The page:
Former Leinster and Scotland coach Matt Williams has called on World Rugby to step in and ensure the integrity of the game isn’t compromised by teams stacking benches with forwards.
The Australian’s comments came after Springboks coach Jacques Nienaber shocked the world last week when he named seven forwards on his eight-man interchange bench for last Friday’s 35-7 demolition of the All Blacks at Twickenham.
After a late niggle forced fullback Willie le Roux to miss the Test, Nienaber brought loose-forward Kwagga Smith onto the bench.
It meant the world champions included seven forwards instead of six, with halfback Cobus Reinach the sole back included.
Nienaber, who won the World Cup under Rassier Erasmus in 2019, said the fact his non-23 matchday squad had enjoyed different programs ahead of the World Cup meant he didn’t want to rush in a back to compromise their health and plans moving forward.
While Nienaber acknowledged it was a risk going into a match with only one back, nor did he dismiss the possibility of using the tactic again.
“The least risk for a bench is a 5-3 split to cover the most positions. 7-1 is a big risk, and we were fortunate tonight we did not get any backline injuries,” Nienaber said.
“It is something that we train for, with certain forwards to fulfil some roles in backline play. We have to plan for those scenarios with all the yellow cards that go around these days.”
The 2019 World Cup became synonymous with Erasmus’ use of his Springboks bench, with the world champions using to great effect their “bomb squad” of forwards.
Scenes of Nienaber deploying several players at once early in the second half during Friday’s thumping win over the All Blacks, which was set up by their 14-0 lead at half-time, once again raised eyebrows of not just the Springboks’ extraordinary depth but the trajectory of rugby, too.
The unusual configuration of the bench came three months after Wallabies coach Eddie Jones quipped on The Roar rugby podcast that he might have seven forwards on a bench.
Since then, Jones has twice gone into matches with six forwards on his bench.
Not that it’s always worked out for Jones.
Against Argentina in July that decision came back to haunt the Wallabies, with no specialist centre able to cover the injury absence of Len Ikitau.
Similarly, Jones’ decision to go in without a centre replacement somewhat was exposed when Lalakai Foketi was forced from the field to go undergo a Head Injury Assessment. It meant fly-half Carter Gordon had to shift to inside centre.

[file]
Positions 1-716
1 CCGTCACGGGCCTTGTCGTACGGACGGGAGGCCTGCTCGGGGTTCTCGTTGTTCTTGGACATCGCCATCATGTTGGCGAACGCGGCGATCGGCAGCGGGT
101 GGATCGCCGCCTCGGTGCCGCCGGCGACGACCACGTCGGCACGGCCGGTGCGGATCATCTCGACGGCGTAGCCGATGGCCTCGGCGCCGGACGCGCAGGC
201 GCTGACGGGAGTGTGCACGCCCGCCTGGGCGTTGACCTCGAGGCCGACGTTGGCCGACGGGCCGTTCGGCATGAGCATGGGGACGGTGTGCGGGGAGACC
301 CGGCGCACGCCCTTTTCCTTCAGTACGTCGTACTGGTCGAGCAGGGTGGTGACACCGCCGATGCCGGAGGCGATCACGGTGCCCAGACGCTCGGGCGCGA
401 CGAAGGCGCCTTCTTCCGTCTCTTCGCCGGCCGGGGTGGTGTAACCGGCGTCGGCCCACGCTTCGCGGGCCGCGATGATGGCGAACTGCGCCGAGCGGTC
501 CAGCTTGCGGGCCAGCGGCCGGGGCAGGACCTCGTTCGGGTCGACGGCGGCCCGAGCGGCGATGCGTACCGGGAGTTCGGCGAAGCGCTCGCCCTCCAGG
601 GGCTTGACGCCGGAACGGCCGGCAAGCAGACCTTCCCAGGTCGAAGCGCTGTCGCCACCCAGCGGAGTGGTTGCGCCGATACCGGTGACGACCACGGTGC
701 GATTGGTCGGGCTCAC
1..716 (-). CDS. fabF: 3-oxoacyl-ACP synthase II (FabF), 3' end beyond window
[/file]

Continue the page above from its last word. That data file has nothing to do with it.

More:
Williams, who coached the Waratahs and Leinster as well as Scotland, hit out at Nienaber’s decision to include seven forwards and said it should raise concerns within the World Rugby corridors in Dublin.
The Australian’s premise was that replacing virtually the entire pack compromised not only the integrity of the game but also contradicted why World Rugby initially increased the amount of reserves too.
“It does concern you, especially when you look at the way the South Africans are abusing the bench at the moment,” Williams told the Off the Ball’s Monday Night Rugby program.
“The bench came in for safety reasons, so that people didn’t come on in positions they weren’t trained for so we didn’t have injuries; we weren’t putting back-rowers in the front-row, everything was done for a reason.
“They had seven off the bench. Seven forwards, really, seriously? World Rugby’s got to act on this.
“The way you fix it, you must have three recognised backs on the bench. But right now, South Africa just change the whole team, the whole pack, and if they do that and we’re [Ireland] not up to scratch, we’ve got some players, they’ll be found out.
“South Africa’s tactics are obvious now what they’re going to do, and we have to be ready for it.”
Jones has previously called on World Rugby to reduce the number of players on the bench, saying fatigue was not only a positive for the overall spectacle but meant players, who played the entire match, were less likely to be left in compromising positions against fresh players as a result of less numbers on the bench.
“I’d only have six reserves and I reckon that’d make a hell of a difference,” he said, listing cover for all three front-row positions, another forward for the back five, and two for the backline.
“That would introduce some fatigue into the game.”
Williams added that the Springboks, who are one of this year’s World Cup favourites, were running the gauntlet if they didn’t include more cover in the backs.
“In 1999 when the Wallabies won the World Cup I was coaching the Waratahs,” Williams said.
“[Australia] had one tight-head prop, who did the whole tournament. We were one injury away from disaster.
“To win you’ve got to have luck going your way too. South Africa are walking a tightrope, if they get an injury in the backline, it could come back to get them.”